Concentrate on simple repertoire played well. Choose an etude you like, and listen to an excellent recording of your chosen orchestral excerpt, or attend a live concert so you can see how the bass section is performing your excerpt.
Most teachers I know are shocked when a student attempts to play an excerpt without having ever listened to the complete piece.”
Orin O’Brien – Manhattan School of Music
3. Not Putting in Enough Deliberate Practice
“The most common preparation mistake that I see with students that are auditioning revolves around how quickly they try to go from zero to 100 mph on the material that they’re preparing.
The most important thing that you can do in terms of your preparation is making sure that you first go over everything very slowly. You’ve got to give the muscle memory a chance to kick in. You’ve got to memorize where your left hand needs to be on the neck and how that coordinates with the right hand. You’ve got to make sure that the coordination between the left and right hand is absolutely clean and sure, and that comes with slow, methodical repetitions. You’ve got to go slow to go fast.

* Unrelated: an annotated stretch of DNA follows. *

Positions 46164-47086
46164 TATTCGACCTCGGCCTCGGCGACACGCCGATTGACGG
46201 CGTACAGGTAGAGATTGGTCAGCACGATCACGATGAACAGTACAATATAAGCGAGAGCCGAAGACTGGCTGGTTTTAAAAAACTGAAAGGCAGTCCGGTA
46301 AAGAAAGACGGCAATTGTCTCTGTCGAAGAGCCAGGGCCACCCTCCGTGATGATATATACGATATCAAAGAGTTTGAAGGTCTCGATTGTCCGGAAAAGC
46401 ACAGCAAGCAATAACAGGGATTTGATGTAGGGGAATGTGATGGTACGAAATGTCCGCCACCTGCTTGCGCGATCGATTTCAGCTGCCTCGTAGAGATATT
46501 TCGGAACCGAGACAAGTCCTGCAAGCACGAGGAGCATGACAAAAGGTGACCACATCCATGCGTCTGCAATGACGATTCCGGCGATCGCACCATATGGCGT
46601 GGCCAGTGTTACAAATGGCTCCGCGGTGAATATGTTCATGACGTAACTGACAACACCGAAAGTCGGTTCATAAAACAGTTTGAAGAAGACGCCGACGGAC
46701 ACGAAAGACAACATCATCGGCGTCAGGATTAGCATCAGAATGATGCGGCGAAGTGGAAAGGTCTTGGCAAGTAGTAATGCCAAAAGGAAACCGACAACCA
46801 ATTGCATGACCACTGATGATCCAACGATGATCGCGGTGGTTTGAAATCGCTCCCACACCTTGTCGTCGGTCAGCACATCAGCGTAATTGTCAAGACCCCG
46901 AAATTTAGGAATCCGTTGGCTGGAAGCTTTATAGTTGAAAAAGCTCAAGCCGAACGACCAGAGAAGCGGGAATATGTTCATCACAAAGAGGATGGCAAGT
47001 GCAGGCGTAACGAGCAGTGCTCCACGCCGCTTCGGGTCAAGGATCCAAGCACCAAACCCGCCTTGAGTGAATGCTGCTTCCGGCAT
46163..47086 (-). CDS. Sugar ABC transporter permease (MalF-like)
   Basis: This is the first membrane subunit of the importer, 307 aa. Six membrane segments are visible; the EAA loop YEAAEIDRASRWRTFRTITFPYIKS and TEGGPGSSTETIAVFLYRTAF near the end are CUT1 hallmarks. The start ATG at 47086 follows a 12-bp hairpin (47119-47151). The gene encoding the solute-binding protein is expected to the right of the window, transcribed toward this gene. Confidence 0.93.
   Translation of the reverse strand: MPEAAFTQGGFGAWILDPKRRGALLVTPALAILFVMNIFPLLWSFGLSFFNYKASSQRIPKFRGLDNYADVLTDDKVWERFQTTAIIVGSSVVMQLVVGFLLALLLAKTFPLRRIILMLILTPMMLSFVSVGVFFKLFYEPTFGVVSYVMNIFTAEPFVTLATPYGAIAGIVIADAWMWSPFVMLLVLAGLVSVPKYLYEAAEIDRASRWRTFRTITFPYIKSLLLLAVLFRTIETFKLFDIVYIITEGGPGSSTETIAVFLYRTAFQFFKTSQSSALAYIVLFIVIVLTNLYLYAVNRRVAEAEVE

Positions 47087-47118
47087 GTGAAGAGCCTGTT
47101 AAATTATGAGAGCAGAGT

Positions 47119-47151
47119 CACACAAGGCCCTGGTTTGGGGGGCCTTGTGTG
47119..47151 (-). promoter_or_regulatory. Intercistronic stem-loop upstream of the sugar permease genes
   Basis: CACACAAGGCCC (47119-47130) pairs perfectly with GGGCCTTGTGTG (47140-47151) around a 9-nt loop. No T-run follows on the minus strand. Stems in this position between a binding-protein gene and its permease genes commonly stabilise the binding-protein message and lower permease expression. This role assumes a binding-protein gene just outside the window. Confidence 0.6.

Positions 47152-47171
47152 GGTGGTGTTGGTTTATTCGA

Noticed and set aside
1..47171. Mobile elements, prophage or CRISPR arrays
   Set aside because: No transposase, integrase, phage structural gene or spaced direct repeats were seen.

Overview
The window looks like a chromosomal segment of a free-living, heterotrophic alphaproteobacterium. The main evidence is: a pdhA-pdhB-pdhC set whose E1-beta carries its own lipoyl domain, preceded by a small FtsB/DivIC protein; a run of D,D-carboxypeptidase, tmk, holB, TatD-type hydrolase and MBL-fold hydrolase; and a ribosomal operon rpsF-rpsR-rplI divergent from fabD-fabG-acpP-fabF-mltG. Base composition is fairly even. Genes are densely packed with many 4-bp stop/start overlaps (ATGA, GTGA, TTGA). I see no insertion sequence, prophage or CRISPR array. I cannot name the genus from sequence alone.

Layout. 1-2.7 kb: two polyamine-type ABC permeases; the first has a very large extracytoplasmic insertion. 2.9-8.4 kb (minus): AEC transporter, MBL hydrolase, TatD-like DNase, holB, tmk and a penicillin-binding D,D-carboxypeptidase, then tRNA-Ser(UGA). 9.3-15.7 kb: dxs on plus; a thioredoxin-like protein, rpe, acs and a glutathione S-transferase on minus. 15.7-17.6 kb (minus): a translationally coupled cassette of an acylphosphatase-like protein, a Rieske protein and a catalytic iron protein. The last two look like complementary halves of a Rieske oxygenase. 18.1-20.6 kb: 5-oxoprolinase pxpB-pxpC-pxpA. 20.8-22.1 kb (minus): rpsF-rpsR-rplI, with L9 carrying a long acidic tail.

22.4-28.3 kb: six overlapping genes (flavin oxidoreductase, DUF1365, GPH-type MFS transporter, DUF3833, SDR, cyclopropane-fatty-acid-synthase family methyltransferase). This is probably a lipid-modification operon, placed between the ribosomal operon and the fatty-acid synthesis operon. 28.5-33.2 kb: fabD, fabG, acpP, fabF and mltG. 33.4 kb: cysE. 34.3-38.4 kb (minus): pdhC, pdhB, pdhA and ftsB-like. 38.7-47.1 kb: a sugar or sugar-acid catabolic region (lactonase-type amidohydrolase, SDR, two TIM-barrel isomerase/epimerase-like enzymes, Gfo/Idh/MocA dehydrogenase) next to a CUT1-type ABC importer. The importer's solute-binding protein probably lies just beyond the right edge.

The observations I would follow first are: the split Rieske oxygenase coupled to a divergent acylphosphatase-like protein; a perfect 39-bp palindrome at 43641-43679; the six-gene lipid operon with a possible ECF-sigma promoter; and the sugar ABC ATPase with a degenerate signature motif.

If that leads to issues, like if a passage you’re working on is all spiccato, at a slow tempo your spiccato stroke is not going to be the same as when you take a passage up to tempo. Nevertheless, you try to go through all of your material slowly, slowly, slowly first and gradually move up the tempo.
It’s also important that at the slow tempo you’re not just thinking about technique, but you’re also incorporating those elements that you’re going to use at the brighter tempo: dynamics, phrasing. All of that you should be incorporating at a slow tempo. Really, really important.
Once you establish all of that and get your coordination between your left and right hand worked out at a slow tempo, then you can gradually increase the tempo to your performance to whatever your performance tempo is going to be, and you should be in good shape doing that.”
Chris Hanulik – University of California, Los Angeles
4. Playing Pieces They Don’t Know Well Enough
“I think what typically happens is students want to play pieces that are far too new to them. If they’re learning something going into senior year, unless they’ve had a chance to really get it out and perform it quite a bit, it tends to be something that maybe they just haven’t had enough experience with, so when nerves creep in, things can happen.